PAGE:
Raising the minimum wage increases the chance employers will automate low-skill jobs away, according to a paper published this week through National Bureau of Economic Research, a non-profit group of econ wonks.
In People Versus Machines: The Impact of Minimum Wages on Automatable Jobs, Grace Lordan, associate professor in health economics at the London School of Economics, and David Neumark, professor of economics at the University of California, Irvine, show that raising the minimum wage may have unintended consequences.
"Overall, we find that increasing the minimum wage decreases significantly the share of automatable employment held by low-skilled workers," the paper says. "Our estimates suggest that an increase of the minimum wage by $1 (based on 2015 dollars) decreases the share of low-skilled automatable jobs by 0.43 percentage point (an elasticity of −0.11)."
Using census data from 1980-2015, the researchers found that the correlation between people with automatable jobs becoming unemployed following a minimum wage increase is most pronounced among those employed in the manufacturing industry and is largest among the oldest and youngest workers and among females and blacks.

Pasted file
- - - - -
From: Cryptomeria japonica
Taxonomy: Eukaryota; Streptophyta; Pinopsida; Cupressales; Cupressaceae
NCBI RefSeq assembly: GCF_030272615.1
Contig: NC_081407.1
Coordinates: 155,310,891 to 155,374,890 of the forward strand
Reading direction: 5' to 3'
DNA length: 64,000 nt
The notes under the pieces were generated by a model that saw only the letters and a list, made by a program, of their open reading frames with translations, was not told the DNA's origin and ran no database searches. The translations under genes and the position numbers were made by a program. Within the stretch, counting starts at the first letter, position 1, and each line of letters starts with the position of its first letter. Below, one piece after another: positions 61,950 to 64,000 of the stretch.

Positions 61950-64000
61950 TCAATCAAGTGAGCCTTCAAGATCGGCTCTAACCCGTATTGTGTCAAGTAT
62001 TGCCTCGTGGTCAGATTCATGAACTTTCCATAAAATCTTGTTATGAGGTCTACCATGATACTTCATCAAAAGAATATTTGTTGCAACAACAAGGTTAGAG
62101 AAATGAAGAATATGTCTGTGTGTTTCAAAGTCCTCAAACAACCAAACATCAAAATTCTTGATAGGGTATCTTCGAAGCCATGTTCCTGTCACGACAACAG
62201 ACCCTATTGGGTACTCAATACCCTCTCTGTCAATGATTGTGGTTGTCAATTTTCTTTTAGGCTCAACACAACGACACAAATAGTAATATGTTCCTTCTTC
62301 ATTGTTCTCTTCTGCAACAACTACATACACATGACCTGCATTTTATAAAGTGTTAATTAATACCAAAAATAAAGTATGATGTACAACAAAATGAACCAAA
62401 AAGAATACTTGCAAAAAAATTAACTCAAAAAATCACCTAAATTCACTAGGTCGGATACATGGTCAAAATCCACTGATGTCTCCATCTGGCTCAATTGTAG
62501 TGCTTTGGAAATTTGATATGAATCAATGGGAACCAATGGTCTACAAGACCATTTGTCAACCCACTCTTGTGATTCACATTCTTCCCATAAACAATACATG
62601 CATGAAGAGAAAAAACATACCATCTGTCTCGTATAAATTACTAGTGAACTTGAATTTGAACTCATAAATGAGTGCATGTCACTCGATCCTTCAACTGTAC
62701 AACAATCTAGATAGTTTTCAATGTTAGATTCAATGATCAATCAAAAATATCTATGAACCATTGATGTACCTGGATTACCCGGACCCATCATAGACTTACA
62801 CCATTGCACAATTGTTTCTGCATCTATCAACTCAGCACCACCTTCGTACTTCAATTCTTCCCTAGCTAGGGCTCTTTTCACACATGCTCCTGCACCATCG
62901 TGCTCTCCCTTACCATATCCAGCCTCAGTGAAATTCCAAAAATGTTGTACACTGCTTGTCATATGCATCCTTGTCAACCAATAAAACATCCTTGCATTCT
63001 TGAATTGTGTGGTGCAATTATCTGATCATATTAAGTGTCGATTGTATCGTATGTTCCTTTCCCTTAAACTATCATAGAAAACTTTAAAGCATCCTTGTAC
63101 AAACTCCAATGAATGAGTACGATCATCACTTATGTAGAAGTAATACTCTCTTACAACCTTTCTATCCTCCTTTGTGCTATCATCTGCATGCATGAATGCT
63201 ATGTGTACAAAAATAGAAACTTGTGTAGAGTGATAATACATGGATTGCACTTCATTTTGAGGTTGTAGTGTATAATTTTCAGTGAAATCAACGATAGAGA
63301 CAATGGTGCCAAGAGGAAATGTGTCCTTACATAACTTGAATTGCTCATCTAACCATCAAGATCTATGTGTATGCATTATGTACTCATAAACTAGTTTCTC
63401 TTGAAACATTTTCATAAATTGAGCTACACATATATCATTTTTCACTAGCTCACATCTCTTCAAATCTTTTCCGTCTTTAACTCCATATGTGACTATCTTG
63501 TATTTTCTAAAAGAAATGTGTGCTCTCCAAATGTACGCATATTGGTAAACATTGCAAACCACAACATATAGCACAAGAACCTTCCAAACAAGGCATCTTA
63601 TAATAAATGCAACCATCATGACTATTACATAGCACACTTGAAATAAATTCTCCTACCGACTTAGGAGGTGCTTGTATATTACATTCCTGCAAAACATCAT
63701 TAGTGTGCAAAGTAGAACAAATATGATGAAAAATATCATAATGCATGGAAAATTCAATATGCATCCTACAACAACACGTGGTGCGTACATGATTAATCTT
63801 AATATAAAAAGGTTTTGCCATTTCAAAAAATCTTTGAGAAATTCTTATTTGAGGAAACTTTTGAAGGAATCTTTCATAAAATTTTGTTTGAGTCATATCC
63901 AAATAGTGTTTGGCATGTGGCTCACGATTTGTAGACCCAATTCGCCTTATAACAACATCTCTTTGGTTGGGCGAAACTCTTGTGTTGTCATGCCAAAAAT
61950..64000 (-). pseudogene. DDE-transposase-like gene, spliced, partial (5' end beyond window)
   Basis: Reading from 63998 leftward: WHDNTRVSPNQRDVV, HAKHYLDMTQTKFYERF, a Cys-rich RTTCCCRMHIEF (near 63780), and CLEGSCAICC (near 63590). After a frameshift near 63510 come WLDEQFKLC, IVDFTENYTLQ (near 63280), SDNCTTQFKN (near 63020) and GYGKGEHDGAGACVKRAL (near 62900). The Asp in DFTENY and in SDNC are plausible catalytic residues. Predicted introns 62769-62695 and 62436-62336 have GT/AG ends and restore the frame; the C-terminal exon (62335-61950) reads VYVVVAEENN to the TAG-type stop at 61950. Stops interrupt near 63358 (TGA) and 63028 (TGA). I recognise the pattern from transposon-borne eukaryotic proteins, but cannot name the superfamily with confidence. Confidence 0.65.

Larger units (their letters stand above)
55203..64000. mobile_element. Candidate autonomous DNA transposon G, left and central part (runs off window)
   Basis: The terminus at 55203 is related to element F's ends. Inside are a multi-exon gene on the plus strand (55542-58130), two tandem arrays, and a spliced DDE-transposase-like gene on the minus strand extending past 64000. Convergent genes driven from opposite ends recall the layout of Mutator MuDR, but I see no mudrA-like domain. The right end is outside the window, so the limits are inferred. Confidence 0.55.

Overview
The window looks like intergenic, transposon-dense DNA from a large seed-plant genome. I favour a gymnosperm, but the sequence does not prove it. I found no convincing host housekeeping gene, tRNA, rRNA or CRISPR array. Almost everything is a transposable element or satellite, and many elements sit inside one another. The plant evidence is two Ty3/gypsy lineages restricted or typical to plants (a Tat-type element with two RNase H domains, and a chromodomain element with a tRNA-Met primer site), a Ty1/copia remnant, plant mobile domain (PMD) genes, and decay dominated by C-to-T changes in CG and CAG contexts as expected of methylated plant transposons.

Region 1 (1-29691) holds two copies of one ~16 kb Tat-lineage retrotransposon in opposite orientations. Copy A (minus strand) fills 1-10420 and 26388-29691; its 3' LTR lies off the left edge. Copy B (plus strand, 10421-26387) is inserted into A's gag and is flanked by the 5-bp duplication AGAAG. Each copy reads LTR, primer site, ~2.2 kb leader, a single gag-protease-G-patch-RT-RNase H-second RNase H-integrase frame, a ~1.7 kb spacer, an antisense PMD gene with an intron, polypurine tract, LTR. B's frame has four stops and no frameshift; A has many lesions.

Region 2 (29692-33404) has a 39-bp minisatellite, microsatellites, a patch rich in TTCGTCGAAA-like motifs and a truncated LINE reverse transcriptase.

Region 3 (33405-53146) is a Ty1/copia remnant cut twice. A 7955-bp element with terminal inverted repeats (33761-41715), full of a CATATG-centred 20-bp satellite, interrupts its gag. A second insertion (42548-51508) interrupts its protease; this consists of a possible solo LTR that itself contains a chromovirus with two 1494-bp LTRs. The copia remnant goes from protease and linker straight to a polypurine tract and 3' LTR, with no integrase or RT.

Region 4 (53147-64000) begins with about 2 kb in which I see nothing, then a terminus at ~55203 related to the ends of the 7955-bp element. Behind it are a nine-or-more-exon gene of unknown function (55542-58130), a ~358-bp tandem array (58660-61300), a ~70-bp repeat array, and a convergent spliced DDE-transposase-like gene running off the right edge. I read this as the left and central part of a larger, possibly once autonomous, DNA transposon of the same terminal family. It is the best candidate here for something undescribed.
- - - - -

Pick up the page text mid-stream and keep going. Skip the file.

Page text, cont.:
"[T]he main message from our work is that groups often ignored in the minimum wage literature are in fact quite vulnerable to employment changes and job loss because of automation following a minimum wage increase," the paper says.
The paper's findings appear to buttress arguments that automation will lead to more unemployment, a scenario supported by another recent NBER paper, "Robots and Jobs: Evidence from US Labor Markets." That paper found that where industrial robots were deployed, between 1990 and 2007, both employment and wages declined significantly.
Yet Neumark, in a phone interview with The Register, scoffed at the notion of robot-driven mass unemployment. "There's an age old debate about automation and jobs," he said. "If we believed what that debate had to say, then no one would have a job anymore."
"Some jobs will disappear," said Neumark. "That always happens. If you were a buggy driver, cars stunk."
Automation will happen even without raising the minimum wage, said Neumark, and it will reduce the use of labor.
"There's a really deep question that's really had to get at," he said. "Does that mean this is a bad thing? We don't want to say making labor more efficient is a bad thing."
Neumark stressed the research is not trying to suggest a particular policy response. "I don't think it's clearly good or bad," he said. "There are some costs to raising the minimum wage. ...There are winners and losers and policymakers have to make some choices." ®